Analytical and Bioanalytical Chemistry

, Volume 411, Issue 10, pp 2161–2168 | Cite as

Combination of a flow cytometric bead system with 16S rRNA-targeted oligonucleotide probes for bacteria detection

  • Yan Zeng
  • Dun ZhangEmail author
  • Peng QiEmail author
Research Paper


Here we report a bacteria detection method based on a flow cytometric bead system and 16S rRNA-targeted oligonucleotide probes. Polymerase chain reaction (PCR) was first used to acquire bacterial DNA including bacteria-specific sequences. Half of the resulting target DNA was then captured by a capture probe immobilized on a magnetic microbead (MB) surface. The other half of the target DNA was hybridized with a fluorescence-labeled signal probe. In this manner, a sandwich DNA hybridization involving a MB-based capture probe, the target DNA, and a signal probe was realized. The MB carriers modified with reporter dye were analyzed one by one by flow cytometry through a capillary. Using PCR amplicons and this flow cytometric bead system, a detection limit of 180 cfu mL−1 was achieved, along with high selectivity that permitted the discrimination of different targets when challenged with control bacteria targets and multiplexing capabilities that enabled the simultaneous detection of two kinds of bacteria. Given these advantages, the developed method can be used for the highly sensitive and specific PCR amplicon analysis of DNA extracted from a fresh bacterial culture, as well as multiplex target analysis.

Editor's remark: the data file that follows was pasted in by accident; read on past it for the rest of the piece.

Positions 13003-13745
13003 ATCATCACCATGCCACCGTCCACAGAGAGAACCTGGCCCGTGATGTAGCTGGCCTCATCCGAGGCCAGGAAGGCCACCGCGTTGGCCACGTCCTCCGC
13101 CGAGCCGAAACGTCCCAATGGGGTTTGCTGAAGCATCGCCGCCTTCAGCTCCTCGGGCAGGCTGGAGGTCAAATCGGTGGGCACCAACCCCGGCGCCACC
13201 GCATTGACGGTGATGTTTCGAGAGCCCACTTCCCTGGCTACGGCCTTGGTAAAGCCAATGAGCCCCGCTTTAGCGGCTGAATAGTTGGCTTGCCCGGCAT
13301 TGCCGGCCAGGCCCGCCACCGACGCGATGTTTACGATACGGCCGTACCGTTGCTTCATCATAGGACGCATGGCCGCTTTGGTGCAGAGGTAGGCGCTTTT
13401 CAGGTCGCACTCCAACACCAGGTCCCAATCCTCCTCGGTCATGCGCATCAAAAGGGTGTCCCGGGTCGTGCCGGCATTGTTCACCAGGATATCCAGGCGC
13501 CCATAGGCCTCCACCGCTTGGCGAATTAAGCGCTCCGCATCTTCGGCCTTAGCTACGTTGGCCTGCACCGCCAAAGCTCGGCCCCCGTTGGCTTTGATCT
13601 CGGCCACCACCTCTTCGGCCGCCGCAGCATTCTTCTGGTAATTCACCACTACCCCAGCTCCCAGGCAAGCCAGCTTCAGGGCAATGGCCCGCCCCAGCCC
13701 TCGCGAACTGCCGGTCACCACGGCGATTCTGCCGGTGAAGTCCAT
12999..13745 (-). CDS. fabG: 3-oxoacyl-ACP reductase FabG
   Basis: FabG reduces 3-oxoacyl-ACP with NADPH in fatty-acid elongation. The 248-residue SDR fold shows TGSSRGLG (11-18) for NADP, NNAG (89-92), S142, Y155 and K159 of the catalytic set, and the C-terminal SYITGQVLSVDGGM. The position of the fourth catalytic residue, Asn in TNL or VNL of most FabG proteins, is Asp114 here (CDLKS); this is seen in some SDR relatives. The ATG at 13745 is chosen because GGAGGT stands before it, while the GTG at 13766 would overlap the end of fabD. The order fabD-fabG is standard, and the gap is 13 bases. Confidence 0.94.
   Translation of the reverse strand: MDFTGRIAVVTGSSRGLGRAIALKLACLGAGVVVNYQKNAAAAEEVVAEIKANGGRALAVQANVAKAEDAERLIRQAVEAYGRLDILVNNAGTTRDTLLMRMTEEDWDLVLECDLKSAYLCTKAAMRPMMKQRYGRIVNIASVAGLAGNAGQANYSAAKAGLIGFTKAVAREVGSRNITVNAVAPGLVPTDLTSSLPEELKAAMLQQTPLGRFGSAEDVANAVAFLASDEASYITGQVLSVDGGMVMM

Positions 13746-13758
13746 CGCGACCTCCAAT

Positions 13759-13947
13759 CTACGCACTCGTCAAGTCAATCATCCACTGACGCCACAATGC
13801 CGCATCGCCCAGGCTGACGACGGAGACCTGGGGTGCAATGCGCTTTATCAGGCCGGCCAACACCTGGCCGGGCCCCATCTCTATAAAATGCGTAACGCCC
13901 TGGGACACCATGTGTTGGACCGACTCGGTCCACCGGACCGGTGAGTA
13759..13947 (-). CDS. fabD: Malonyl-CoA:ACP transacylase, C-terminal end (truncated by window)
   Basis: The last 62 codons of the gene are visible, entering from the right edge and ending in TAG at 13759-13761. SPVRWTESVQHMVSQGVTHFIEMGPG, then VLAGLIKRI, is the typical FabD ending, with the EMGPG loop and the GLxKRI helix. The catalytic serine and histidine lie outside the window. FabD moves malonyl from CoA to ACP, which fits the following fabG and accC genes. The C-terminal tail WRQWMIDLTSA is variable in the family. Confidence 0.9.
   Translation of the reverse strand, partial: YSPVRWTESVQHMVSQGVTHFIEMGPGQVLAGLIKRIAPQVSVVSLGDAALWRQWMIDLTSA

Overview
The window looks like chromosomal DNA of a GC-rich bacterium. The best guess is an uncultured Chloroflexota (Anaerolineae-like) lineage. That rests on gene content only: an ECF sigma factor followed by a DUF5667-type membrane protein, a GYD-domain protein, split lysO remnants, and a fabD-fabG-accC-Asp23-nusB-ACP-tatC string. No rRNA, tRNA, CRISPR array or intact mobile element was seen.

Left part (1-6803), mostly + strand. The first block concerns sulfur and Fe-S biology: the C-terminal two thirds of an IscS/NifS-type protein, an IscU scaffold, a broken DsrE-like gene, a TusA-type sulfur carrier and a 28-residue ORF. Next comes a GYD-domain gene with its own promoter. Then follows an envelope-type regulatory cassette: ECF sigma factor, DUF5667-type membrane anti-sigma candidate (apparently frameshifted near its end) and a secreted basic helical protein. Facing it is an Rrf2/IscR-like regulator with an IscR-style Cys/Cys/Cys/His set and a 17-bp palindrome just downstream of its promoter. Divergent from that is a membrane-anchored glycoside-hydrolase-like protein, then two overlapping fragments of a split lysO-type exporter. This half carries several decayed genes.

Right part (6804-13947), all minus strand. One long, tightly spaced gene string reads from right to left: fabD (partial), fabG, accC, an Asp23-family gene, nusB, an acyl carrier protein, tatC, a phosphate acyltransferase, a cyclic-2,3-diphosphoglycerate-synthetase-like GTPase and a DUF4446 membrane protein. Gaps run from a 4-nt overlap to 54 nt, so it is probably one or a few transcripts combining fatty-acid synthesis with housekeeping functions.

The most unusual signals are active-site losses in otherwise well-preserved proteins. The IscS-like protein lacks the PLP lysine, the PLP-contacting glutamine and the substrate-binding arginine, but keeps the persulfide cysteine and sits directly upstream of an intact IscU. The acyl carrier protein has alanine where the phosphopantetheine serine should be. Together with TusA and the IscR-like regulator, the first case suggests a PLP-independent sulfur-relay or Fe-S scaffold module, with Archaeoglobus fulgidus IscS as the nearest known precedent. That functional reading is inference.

Graphical abstract

The flow cytometric bead system with 16S rRNA-targeted oligonucleotide probes for bacteria detection developed in this work. This system is highly specific and sensitive, with a detection limit of 180 cfu mL−1 bacteria.


Bacteria detection Flow cytometry Magnetic beads 16S rRNA 



We gratefully acknowledge the support provided by the National Natural Science Foundation of China (41876101) and project funding from the China Postdoctoral Science Foundation (2016 M602199), the Young Elite Scientists Sponsorship Program by CAST (2018QNRC001), the Applied Basic Research Program of Nantong (GY12017005), and the AoShan Talent Program supported by the Qingdao National Laboratory for Marine Science and Technology.

Compliance with ethical standards

Conflict of interest

The authors declare that they have no conflict of interest.

Supplementary material

216_2019_1651_MOESM1_ESM.pdf (414 kb)
ESM 1 (PDF 414 kb)


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Copyright information

© Springer-Verlag GmbH Germany, part of Springer Nature 2019

Authors and Affiliations

  1. 1.Key Laboratory of Marine Environmental Corrosion and Biofouling, Institute of OceanologyChinese Academy of SciencesQingdaoChina
  2. 2.Center for Ocean MegascienceChinese Academy of SciencesQingdaoChina
  3. 3.Open Studio for Marine Corrosion and ProtectionQingdao National Laboratory for Marine Science and TechnologyQingdaoChina

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